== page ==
Full name: Anna Silk
Job Title: Actress, known for 'Lost Girl'
City: Los Angeles/Toronto
Marital status: Married
How long have you worked in this industry?
Over 15 years as an actress in television and film.
When and where did you graduate from?
Bachelor of arts from St. Thomas University, 1997
Classes at The Actor's Network in Toronto for several years.
How and why did you choose this profession?
Acting is something I have been passionate about since I was quite young. It was always part of my life growing up and I really loved it. But it wasn't until some movies came to be shot in my hometown (Fredericton, N.B.) and I got basically got a job as part of the crew. This is when I caught the film bug. The whole experience taught me a lot about what is involved in the process of film and I fell in love with it. Seeing so many people working and collaborating in such creative ways was inspirational.
Is there a difference in the way men and women work and/or are regarded in this industry?
I don't know if there is a difference in how they work but there are different pressures and messages the industry can sometimes give men and women. I think the industry is certainly tougher on women, but I would have to say the women I see have really blazed their own trails.
What’s a typical day like for you?
There really is no such thing as a 'typical day.' When I'm working I am there from start to finish almost every day which is a great way to really dive into a character. I am also a mother and want to be present and involved with my son. When I am not working he becomes the centre of everything I do. I don't "fit" him into my work life, I build my work life around him.
How important is money to you, and why?
I think money is very important to most people. It's important to me in the sense that it gives you a lot of freedom and choice but it's not important to me in terms of what I can buy with it. I don't value having lots of stuff and I don't live my life that way. But money is certainly important.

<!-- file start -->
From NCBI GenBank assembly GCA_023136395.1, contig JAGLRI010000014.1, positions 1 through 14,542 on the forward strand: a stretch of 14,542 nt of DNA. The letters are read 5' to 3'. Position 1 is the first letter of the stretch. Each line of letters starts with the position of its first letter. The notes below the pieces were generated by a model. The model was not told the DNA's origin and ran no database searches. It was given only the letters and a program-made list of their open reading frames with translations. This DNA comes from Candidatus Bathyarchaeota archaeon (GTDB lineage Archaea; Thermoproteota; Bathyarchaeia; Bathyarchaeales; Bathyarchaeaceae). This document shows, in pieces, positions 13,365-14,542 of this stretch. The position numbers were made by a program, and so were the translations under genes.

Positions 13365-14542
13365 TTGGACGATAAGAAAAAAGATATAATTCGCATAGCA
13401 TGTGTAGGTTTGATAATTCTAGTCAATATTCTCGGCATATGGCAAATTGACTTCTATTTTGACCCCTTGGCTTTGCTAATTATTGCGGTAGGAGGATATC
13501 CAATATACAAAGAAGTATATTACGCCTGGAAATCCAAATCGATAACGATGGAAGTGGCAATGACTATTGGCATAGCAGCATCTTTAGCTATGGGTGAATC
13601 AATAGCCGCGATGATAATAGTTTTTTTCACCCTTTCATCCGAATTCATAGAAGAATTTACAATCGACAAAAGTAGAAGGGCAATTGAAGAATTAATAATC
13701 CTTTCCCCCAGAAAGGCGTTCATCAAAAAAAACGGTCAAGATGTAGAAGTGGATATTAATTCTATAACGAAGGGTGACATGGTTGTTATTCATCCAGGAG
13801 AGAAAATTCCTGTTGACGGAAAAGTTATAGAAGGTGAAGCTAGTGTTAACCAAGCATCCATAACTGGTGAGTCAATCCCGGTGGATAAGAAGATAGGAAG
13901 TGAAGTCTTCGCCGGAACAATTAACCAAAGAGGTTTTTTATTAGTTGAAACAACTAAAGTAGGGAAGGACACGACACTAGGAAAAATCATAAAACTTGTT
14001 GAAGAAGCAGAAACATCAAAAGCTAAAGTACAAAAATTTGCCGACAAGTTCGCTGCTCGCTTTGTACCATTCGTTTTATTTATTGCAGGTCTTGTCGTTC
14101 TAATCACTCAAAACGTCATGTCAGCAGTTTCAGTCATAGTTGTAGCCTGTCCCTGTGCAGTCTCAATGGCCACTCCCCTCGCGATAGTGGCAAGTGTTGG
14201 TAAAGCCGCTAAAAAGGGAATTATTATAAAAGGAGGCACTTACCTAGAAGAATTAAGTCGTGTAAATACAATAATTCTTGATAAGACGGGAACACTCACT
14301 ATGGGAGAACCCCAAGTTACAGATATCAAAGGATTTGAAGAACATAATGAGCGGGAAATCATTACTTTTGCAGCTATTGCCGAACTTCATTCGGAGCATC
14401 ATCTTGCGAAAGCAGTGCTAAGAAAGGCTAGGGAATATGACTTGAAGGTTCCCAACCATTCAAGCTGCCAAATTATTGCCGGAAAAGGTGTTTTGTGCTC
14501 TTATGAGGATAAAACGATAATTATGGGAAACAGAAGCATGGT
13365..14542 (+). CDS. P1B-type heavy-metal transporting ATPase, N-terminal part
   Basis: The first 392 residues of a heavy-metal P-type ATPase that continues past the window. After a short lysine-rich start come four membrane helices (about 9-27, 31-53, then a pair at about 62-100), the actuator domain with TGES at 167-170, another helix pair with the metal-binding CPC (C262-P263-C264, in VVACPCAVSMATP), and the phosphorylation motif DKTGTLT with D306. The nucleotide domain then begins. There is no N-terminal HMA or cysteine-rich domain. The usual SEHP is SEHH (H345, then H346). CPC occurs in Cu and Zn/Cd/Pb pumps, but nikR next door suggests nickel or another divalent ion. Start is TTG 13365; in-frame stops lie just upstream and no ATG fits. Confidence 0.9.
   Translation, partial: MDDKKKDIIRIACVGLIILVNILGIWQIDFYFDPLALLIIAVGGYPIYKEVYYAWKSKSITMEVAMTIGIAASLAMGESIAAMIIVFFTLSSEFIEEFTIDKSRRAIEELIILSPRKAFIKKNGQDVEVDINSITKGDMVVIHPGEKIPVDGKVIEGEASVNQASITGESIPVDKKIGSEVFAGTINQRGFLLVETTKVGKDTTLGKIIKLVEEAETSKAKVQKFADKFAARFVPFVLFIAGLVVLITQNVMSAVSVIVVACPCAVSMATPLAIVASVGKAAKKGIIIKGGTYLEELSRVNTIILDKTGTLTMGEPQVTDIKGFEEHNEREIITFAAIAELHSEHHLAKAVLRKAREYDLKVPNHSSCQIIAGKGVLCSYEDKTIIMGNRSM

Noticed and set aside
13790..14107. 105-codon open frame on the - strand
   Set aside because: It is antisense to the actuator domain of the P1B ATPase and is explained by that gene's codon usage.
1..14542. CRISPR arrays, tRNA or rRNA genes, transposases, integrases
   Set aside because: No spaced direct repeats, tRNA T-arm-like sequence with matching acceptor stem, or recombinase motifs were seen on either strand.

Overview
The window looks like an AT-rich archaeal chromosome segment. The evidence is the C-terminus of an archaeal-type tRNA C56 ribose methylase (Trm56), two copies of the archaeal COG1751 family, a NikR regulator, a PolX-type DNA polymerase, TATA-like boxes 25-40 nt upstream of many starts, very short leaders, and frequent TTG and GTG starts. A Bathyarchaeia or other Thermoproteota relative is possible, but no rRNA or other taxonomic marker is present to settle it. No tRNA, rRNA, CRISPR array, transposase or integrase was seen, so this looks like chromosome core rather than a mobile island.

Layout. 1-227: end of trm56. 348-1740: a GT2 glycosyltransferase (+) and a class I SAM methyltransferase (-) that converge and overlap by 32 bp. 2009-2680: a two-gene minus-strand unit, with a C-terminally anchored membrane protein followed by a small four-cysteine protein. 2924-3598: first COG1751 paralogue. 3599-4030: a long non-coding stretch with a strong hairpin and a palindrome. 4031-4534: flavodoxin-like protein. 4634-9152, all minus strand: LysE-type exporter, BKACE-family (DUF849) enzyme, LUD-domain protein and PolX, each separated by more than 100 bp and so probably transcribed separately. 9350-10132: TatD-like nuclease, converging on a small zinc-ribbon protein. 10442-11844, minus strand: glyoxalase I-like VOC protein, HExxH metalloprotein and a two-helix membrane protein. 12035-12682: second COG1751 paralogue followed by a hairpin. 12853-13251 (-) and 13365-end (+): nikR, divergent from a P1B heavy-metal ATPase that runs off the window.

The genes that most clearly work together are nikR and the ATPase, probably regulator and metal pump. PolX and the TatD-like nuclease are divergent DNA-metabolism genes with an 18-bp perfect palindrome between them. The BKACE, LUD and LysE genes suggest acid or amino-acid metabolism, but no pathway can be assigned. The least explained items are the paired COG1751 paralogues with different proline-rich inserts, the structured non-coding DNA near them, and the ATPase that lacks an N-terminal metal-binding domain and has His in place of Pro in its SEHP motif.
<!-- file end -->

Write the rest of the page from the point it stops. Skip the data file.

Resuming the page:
How does your career influence or affect your personal relationships (romantic or otherwise)?
To be in this industry you need a mountain of support from those around you. I certainly have that with my family and my friends. The support you need can be unbalanced at times in the sense that you take more than you give, but I try and be mindful of that. My husband is the biggest support for me — he gives me the courage and the confidence to keep moving forward with all I do.
Do you think there’s an ideal time to start a family for someone in your profession?
The ideal time is when you are ready in your personal life. I see so many actresses who are mothers and I was always so encouraged by that. Having my son has been the best thing I have ever done. As for my professional life, being a mom only enriches it.
What is the greatest source of stress in your life?
How much time do you have? I do know that the best way for me to reduce my stress is to let go of the idea that I can get everything done all the time. Trying to embrace the idea that my 'to do list' can wait, is my biggest stress reliever and something I hear that a lot of people struggle with.
Have you had to deal with sexism in your career? Can you share some challenges and tell us how you dealt with it?
Yes, certainly I have. But I have to say it's been pretty minimal. It was definitely more difficult when I was newer in the industry but what I have learned is that you teach people how to treat you — so teach them well.
What valuable mistakes have you made in your career?
The biggest mistakes have come from times when I have not fully trusted my instincts.
Your advice to women today who want to work in this industry?
Don't let others tell you who you are. And to realize that time is so fleeting, don't surround yourself with people, colleagues or projects that don't inspire you.